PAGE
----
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Authentic Deal-Making

Character in Business

For this episode of the Fueling Deals podcast, I wanted to discuss a subject that has been on my mind a lot recently. The recent college admissions scandal that has involved several prominent celebrities and been in the news so much really got me thinking about the importance of character. Character means sticking to your morals and values, doing the honest thing even if it is the hard thing, and sometimes sacrificing what is profitable in favor of what is right.

I know this subject is outside of the normal scope of my Fueling Deals topics, but I do think there is a business-related value to be derived from maintaining alignment with your character. In this “solocast” episode, I share a few of the stories that have been on my mind recently, both on a personal level and from newsworthy events. I discuss how character can be a guiding principle that helps you avoid deals you shouldn’t get caught up in, and I share why there can be a tangible, valuable benefit to making the hard choices.

A Public Conversation About Character

The celebrity college admission scandal, in particular, has sparked a national conversation about character, morals, and values. On social media, people are calling out the people involved in the scandal for their actions, as well as defending their behavior. The story has brought about a great deal of discussion of what is and is not acceptable behavior for people trying to give themselves an advantage, and I think this conversation is an important one that our society needs to have. Whether it’s the world of business, celebrity or politics, it seems that scandals are appearing in the news more and more these days.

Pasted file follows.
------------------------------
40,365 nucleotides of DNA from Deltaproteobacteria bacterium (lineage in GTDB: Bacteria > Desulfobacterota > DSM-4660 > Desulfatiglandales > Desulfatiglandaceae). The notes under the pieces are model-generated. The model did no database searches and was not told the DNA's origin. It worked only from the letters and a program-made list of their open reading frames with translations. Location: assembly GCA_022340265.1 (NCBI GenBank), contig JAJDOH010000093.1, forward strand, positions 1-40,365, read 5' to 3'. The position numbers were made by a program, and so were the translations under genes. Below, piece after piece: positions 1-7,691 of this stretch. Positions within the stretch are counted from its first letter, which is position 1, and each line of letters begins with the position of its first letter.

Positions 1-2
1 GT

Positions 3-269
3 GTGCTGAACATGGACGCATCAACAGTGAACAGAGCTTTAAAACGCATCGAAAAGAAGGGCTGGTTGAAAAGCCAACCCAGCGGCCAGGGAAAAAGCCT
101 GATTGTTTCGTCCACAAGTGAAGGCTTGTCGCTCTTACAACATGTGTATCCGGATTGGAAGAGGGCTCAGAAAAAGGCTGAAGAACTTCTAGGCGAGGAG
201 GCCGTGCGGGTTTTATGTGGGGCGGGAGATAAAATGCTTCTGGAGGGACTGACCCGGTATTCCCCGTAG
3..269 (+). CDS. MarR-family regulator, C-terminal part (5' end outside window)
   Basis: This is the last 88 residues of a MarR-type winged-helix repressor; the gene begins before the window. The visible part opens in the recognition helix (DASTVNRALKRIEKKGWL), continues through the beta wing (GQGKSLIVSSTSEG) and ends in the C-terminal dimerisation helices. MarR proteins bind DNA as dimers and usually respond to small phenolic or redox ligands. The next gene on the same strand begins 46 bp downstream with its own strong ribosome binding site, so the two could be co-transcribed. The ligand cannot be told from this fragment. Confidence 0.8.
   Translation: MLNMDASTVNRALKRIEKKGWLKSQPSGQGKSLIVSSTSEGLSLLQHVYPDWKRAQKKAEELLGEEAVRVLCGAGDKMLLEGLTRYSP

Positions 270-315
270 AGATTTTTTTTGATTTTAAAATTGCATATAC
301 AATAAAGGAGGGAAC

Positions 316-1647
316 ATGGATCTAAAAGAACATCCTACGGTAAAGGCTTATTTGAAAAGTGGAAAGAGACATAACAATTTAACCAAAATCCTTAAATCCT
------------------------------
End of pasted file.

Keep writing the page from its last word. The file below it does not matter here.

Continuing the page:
In some regards, I feel that the importance of character has taken a backseat in our society. People are doing morally questionable things today without social repercussions, things that would have been considered dishonest in times past. When an athlete gets bumped and “oversells” being injured to score a penalty against their opponent, we shrug our shoulders. We tell ourselves, “that’s just how the game is played.” In some ways, society has become too accepting of people doing whatever it takes to get an advantage. But at what cost?

Standing Up for What’s Right

I believe that we would all be better off if we collectively held ourselves to a higher moral standard. Sometimes, that little advantage isn’t worth the cost it takes on our character. Maybe a shady deal would be profitable, but if our values don’t align with our deal partner it can also have negative repercussions on our trustworthiness and business reputation. Doing the right thing and doing the easy thing aren’t always the same, and sacrificing your character for the sake of taking a shortcut or avoiding the hard work seldom pays off.

Conversely, maintaining alignment with your character and sticking to your values can build social currency that can be worth more than money. Doing your due diligence and vetting a deal partner can help ensure that you will be happy with the non-monetary outcomes of the deal. Or, it will warn you of potential dangers you might not have considered and may warn you away from the deal entirely. As much as I advocate for the power of inorganic growth through deals, there’s a reason for all those cautionary tales about making deals with the Devil. Sometimes, the best outcome is to just get up and walk away from the table.